While we’re trying to stay home as much as we can, health care shouldn’t be sacrificed, and telehealth options make keeping up with doctor’s appointments possible.
Simply getting in the car and going someplace as ordinary as the grocery store is a risky endeavor these days. That’s not apt to change any time soon given that COVID-19 rates are skyrocketing across the nation and a vaccine is still likely months away for most of us.
Continued social distancing where able should be our priority – but what if you’re an expectant mother in her third trimester? Or a woman dealing with an issue that requires the assistance of an OB-GYN professional?
Telemedicine and digital physician visits might seem cumbersome and less than effective on the surface, but Ascension Medical Group physician and OB-GYN specialist Dr. Janet Mullings-Britton says that it can be a feasible option.
“Not only has the situation in the office space changed, the climate in many women’s homes has also changed. We see ripples from this such as an increase in pregnancy rates – albeit, not necessarily in safe or wanted conditions,” says Dr. Mullings-Britton, a fellow of the American College of Obstetrics and Gynecology.
“Women can’t come in for their routine breast and pelvic exams or lack access to child care, so they miss appointments. While we urge everyone to minimize social interactions, doctor’s visits should not be one of those. Women are often the chief cornerstone nurturers of our families and must be well.”
Telemedicine appointments are usually held over the phone or through video conference with your physician. Dr. Mullings-Britton says that she and the Ascension team have tried to keep things running as smoothly as possible amid the COVID-19 pandemic. Virtual visits may improve access to routine health care for women encumbered by social distancing, work challenges, lack of transportation and child care needs.
“Telehealth is a useful, convenient alternative. Insurance, family planning and health screens get complicated when you mix in the natural distrust many in the community have for doctors and new technology. We try to be inventive, accommodating and caring,” she says.
Nothing will ever replace human touch and connection, which is pivotal to healing, and Dr. Mullings-Britton cautions that there are some issues which still require physical, in-person attention and assessment. However, she says telemedicine is an accessible tool which can increase the chances of a situation being resolved or diagnosed expeditiously. Telemedicine isn’t just for the body’s ailments, either.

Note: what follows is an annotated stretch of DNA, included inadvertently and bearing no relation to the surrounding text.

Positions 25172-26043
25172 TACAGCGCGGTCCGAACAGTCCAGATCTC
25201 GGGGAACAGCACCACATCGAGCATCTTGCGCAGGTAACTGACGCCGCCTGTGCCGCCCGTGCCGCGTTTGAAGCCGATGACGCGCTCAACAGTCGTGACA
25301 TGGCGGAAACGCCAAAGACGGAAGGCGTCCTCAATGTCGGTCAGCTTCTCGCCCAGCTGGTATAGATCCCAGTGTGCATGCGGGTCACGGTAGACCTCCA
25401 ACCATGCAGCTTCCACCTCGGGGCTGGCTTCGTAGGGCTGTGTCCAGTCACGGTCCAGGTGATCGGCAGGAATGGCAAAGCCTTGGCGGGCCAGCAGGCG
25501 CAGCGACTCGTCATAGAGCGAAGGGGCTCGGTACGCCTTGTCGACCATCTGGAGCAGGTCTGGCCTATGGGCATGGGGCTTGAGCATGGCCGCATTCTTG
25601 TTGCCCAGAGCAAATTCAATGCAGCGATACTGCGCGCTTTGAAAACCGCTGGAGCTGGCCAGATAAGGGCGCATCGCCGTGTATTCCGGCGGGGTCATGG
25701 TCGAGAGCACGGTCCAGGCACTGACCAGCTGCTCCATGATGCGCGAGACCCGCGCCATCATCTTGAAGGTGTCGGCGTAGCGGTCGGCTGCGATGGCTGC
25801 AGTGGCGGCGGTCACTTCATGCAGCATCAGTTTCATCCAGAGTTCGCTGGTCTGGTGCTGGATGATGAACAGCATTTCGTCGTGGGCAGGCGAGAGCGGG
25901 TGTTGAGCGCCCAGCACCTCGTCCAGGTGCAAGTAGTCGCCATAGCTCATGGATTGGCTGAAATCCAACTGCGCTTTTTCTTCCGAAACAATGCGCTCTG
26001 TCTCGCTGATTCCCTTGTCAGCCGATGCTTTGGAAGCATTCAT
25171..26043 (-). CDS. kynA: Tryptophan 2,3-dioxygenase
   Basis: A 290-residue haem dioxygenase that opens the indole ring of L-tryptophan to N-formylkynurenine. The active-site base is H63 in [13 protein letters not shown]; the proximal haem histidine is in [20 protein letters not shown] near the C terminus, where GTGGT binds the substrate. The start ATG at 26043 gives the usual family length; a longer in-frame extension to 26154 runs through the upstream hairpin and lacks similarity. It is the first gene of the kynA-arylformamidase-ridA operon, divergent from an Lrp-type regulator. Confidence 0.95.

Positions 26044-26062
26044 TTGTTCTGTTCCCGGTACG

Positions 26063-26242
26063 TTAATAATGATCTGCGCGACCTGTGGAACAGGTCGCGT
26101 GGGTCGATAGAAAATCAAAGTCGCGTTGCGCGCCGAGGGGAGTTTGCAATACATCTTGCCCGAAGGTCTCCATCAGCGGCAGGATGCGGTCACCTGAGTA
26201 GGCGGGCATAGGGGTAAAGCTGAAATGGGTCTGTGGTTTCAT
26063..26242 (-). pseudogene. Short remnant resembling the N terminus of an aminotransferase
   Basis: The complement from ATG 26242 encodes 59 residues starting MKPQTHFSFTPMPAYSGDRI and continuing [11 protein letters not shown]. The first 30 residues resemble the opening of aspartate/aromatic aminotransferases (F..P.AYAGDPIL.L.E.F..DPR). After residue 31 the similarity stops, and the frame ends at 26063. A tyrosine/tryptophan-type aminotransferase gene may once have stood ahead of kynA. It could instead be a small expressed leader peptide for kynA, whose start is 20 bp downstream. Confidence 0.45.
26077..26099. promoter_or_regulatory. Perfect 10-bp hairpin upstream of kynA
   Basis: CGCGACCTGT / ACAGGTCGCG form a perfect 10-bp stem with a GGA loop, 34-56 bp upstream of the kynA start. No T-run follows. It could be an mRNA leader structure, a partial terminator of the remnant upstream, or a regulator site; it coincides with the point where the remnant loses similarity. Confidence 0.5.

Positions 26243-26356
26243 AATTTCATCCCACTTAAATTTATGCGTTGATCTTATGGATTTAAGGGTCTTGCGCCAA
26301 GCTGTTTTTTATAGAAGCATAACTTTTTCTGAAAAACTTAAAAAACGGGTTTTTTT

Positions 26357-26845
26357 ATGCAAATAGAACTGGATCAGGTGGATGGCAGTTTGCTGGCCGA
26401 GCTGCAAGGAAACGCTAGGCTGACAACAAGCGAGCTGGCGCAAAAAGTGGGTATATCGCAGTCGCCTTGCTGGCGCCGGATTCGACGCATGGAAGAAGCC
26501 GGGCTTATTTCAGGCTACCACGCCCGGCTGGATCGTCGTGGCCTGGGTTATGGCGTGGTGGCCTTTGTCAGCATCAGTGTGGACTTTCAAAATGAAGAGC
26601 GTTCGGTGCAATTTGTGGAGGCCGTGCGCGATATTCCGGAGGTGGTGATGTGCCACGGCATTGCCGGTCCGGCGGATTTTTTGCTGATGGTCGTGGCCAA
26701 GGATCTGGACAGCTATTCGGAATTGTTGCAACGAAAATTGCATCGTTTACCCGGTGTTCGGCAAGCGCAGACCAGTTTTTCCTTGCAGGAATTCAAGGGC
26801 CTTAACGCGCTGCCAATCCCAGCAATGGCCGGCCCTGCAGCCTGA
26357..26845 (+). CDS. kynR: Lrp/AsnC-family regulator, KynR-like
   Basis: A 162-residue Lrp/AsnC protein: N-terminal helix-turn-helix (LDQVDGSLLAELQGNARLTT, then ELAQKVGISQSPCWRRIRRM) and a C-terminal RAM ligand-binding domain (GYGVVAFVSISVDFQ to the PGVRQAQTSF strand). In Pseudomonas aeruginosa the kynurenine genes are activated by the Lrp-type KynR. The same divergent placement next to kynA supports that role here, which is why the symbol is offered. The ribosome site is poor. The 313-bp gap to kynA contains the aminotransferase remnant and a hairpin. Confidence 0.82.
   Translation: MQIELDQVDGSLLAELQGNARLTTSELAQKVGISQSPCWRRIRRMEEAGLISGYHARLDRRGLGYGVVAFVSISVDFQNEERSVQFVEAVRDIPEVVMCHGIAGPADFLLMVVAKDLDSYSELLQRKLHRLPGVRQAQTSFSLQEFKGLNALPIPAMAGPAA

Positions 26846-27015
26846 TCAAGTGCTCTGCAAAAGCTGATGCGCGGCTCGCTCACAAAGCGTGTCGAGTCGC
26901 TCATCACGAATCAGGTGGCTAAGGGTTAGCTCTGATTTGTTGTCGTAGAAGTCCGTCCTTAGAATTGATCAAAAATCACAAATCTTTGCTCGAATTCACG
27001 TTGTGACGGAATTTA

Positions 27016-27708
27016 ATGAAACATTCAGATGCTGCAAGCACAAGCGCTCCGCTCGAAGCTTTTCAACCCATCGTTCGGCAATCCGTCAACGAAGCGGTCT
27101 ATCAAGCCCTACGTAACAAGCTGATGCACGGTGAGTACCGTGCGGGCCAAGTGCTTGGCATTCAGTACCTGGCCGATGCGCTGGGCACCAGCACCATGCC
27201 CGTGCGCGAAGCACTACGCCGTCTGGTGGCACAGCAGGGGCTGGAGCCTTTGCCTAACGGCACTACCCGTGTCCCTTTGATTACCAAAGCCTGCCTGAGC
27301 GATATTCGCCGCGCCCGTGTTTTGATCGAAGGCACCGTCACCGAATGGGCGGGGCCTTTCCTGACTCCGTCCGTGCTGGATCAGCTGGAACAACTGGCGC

“The isolation takes its toll on everyone, but again, for women who may be at home in less than ideal situations, stressors mount – and it can start to really negatively impact one’s mind. For many of my patients, video visits are a way to connect and dialogue with someone, even if but for a few minutes out of the day,” she says. Dr. Mullings-Britton says that the most important thing for physicians to remember during this time is to be understanding of their patients’ circumstances, reservations and fears.
“The last thing we want people doing is neglecting their health because they’re afraid, anxious or disconnected due to the pandemic. I’ve had patients reject treatment until what was deemed a nonacute symptom became critical simply because they didn’t know who to trust or what to do. Having doctors who mirror you and who have experienced some facets of life the way you have, certainly is impactful. If you haven’t walked a mile in my shoes, how can you best help and fully identify with me?”
The crucial thing to recognize is that there are new avenues emerging every day and innovative assistance becoming available. Dr. Mullings-Britton says we must take care of ourselves as best and as completely as we can. “Holistic remedies won’t replace conventional medicine, but I can’t say there’s anything wrong with trying to boost your immune systems with adequate sleep, exercise, water, elderberry, zinc and echinacea,” she says.
“Paramount to optimizing one’s health is stability of spirit, mind and body. Get some vitamin D and C as safely as you can. Bask in the sunshine. Do things that make you happy, and give your body what it needs.”
Get more health information and find a doctor near you by visiting ascension.org/michigan or calling 866-501-DOCS (3627).